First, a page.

Luker, whose theater credits span decades, was diagnosed with ALS in late 2019.
Rebecca Luker
Credit: Gary Gershoff/WireImage

Rebecca Luker, a Tony-nominated Broadway star of the past three decades, died Wednesday at a hospital in Manhattan, just 10 months after revealing to the public that she was diagnosed with amyotrophic lateral sclerosis. She was 59.

Sarah Fargo, Luker's agent, confirmed the news to The New York Times.

The actress earned Tony nominations for playing Winifred Banks in the 2006 run of Mary Poppins, Marian Paroo in the 2000 revival of The Music Man, and Magnolia in the 1994 revival of Show Boat. She's also known for playing Maria Rainer in the 1998 revival of The Sound of Music, but her credits remain far-ranging.

Luker announced over Twitter in February that she was diagnosed with ALS in late 2019. "I have the best medical care in the world and the greatest support," she wrote at the time. "My dear husband Danny has been an angel. I will get well. In the meantime, we fight and go forward. Keep us in your thoughts."

Danny Burstein, Luker's husband since 2000 who also acts on Broadway, suffered through COVID-19 earlier this year to the point of hospitalization. He recovered, though revealed in an op-ed for The Hollywood Reporter in April that Luker, too, contracted the virus.

In June, Luker participated in a musical streaming benefit with host Santino Fontana and journalist Katie Couric to promote Prosetin, a promising ALS drug. By October, she sent out a plea for further aid in a video shared on the Instagram account of her friend, Kelli O'Hara. "Since my appearance for Project ALS in June, I have progressed," she said. "My limbs have all gotten worse and, of course, I'm in this wheelchair. I'm holding onto my lungs, my breathing, and my speech. Perhaps the gifts I was given as a singer had helped. I wanna tell you, time is not on my side, and I need help now."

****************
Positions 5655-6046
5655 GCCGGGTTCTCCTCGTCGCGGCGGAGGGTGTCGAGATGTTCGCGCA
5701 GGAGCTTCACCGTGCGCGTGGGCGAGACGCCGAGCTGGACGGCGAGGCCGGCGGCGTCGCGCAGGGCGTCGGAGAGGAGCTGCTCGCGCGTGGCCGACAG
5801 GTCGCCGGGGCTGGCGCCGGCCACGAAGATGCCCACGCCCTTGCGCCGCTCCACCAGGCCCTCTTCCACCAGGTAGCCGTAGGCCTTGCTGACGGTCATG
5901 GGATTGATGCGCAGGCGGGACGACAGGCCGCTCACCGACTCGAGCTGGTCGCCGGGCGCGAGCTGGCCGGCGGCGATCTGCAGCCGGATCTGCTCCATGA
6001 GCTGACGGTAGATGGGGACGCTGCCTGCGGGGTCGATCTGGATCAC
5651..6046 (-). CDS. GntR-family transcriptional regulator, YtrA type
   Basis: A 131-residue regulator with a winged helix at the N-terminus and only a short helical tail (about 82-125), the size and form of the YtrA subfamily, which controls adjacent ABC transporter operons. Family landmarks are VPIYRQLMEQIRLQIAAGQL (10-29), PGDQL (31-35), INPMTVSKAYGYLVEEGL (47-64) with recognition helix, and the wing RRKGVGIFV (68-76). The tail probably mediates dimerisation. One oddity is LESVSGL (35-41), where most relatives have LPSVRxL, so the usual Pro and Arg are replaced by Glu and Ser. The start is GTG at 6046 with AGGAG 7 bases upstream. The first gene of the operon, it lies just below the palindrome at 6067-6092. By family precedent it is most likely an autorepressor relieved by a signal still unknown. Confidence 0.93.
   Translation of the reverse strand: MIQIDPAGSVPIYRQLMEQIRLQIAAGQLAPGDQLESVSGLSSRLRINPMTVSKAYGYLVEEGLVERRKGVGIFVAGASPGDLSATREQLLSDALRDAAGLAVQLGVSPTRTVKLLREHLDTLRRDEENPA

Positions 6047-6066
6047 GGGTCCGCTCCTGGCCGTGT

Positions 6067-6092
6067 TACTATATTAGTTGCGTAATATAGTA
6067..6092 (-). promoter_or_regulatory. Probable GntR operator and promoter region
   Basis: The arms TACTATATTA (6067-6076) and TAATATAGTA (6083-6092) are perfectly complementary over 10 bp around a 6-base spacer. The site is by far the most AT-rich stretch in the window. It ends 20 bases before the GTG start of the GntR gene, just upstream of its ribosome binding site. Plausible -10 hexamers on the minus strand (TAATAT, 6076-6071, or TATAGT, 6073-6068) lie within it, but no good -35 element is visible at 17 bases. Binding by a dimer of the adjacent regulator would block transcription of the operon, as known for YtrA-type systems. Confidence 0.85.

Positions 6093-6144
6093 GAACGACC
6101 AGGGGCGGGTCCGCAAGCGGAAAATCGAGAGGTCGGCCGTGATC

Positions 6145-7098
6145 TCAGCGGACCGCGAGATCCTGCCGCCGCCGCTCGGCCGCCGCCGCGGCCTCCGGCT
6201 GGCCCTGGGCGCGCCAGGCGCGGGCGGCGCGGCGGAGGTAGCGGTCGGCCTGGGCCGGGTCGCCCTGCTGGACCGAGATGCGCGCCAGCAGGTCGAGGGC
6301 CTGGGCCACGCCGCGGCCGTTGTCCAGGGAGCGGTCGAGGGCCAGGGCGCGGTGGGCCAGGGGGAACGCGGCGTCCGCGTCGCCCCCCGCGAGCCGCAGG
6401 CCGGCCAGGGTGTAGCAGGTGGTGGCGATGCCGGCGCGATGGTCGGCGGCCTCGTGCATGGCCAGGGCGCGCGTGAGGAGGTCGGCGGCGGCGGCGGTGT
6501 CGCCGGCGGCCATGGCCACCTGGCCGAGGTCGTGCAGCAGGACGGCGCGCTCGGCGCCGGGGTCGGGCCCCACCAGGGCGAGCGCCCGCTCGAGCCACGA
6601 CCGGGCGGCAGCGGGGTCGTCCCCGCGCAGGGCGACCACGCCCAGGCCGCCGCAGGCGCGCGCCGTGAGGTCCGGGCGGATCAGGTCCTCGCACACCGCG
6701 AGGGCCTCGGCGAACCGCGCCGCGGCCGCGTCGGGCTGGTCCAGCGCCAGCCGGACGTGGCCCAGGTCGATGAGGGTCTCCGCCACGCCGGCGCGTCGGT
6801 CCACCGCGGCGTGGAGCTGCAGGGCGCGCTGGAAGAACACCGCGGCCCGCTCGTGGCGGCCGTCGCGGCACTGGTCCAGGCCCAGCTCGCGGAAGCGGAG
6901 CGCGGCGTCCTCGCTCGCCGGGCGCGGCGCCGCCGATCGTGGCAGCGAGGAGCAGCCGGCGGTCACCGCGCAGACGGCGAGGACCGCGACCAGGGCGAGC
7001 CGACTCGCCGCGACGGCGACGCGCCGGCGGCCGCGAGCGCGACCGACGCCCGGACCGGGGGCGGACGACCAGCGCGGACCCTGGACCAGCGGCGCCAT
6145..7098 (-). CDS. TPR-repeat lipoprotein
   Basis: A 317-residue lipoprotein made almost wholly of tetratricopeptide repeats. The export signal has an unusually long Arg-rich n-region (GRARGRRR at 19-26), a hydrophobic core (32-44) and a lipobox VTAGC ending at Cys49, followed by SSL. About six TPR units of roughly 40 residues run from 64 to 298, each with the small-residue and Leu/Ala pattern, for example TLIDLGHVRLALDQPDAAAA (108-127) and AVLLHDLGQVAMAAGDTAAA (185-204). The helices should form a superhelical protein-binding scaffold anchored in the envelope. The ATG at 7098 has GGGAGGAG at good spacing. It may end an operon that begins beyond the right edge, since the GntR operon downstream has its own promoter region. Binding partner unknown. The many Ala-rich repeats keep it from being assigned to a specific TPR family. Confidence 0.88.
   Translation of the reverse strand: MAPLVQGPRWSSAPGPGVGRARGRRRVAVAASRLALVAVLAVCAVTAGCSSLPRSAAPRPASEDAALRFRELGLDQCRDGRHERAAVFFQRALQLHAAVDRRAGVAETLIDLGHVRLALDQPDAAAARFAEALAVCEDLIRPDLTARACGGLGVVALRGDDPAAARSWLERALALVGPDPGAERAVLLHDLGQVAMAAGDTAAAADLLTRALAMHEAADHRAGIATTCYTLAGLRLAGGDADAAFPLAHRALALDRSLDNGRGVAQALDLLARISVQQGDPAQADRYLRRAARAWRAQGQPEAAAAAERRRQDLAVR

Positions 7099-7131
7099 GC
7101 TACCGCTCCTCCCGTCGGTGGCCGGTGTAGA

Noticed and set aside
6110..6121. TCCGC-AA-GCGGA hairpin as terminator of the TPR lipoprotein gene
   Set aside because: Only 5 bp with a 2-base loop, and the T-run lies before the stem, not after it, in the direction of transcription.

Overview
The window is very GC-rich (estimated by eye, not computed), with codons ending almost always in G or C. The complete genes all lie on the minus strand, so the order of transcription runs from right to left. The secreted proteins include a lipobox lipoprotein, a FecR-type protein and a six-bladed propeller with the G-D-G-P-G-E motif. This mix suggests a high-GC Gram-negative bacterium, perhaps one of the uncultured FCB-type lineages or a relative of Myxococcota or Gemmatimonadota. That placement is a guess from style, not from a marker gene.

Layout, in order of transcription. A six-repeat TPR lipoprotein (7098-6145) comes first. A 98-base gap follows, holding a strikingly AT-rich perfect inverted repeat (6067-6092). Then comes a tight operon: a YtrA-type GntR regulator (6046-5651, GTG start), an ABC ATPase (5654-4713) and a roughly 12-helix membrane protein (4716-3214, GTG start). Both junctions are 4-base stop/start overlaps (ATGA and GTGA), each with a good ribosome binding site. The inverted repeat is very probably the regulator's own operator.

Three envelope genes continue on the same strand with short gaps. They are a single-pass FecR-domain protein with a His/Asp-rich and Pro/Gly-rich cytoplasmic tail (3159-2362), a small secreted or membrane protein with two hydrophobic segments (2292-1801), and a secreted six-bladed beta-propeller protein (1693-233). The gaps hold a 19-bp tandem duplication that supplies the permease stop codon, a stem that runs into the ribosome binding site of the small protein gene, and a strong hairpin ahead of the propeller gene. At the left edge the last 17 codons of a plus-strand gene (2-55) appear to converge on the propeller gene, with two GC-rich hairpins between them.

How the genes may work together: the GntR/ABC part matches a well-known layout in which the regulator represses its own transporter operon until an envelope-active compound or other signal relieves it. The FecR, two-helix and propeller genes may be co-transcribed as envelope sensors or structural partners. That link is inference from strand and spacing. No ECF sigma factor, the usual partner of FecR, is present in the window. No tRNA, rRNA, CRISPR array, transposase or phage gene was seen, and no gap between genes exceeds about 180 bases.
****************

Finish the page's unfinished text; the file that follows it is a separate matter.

Born April 17, 1961, Luker received a Bachelor of Arts in Music from the University of Montevallo. She got her professional start on the stage by performing in The Michigan Opera Theatre's rendition of Sweeney Todd in 1984. Luker then made her Broadway debut as Christine in The Phantom of the Opera from 1988-1991.

Despite high praise and meaty musical roles, the operatic soprano never considered herself a musical theater person. In fact, she told Playbill in a 2003 interview, "I am so not a musical theater person. I never put on a musical [record at home]. I love it, but I do it so much I don't want to listen to it when I go home. I love rock music, and jazz. I love the '70s stuff that I grew up with. I grew up listening to Karla Bonoff. I like mostly that '70s rock. I love Carlos Santana, too."

Those in the Broadway community expressed their condolences and shared memories of Luker on social media.

"Rebecca Luker was humble, loving and kind. So much so that you would sometimes forget her otherworldly talent, until she would sing, and her golden voice would wrap you in peace," actress Laura Benanti tweeted. "She was an angel on earth, and now in Heaven. I will always love you, Becca."

Hamilton's Javier Munoz called Luker "an inspiration both as [a] person and artist," and To Kill a Mockingbird's Celia Keenan-Bolger shared how her meeting with Luker made her feel like she belonged in their community.

"A delightful, warm & magical performer with one of the best voices ever to grace Broadway," wrote choreographer Matthew Bourne. "She has left us far too soon but what glorious memories she leaves behind."

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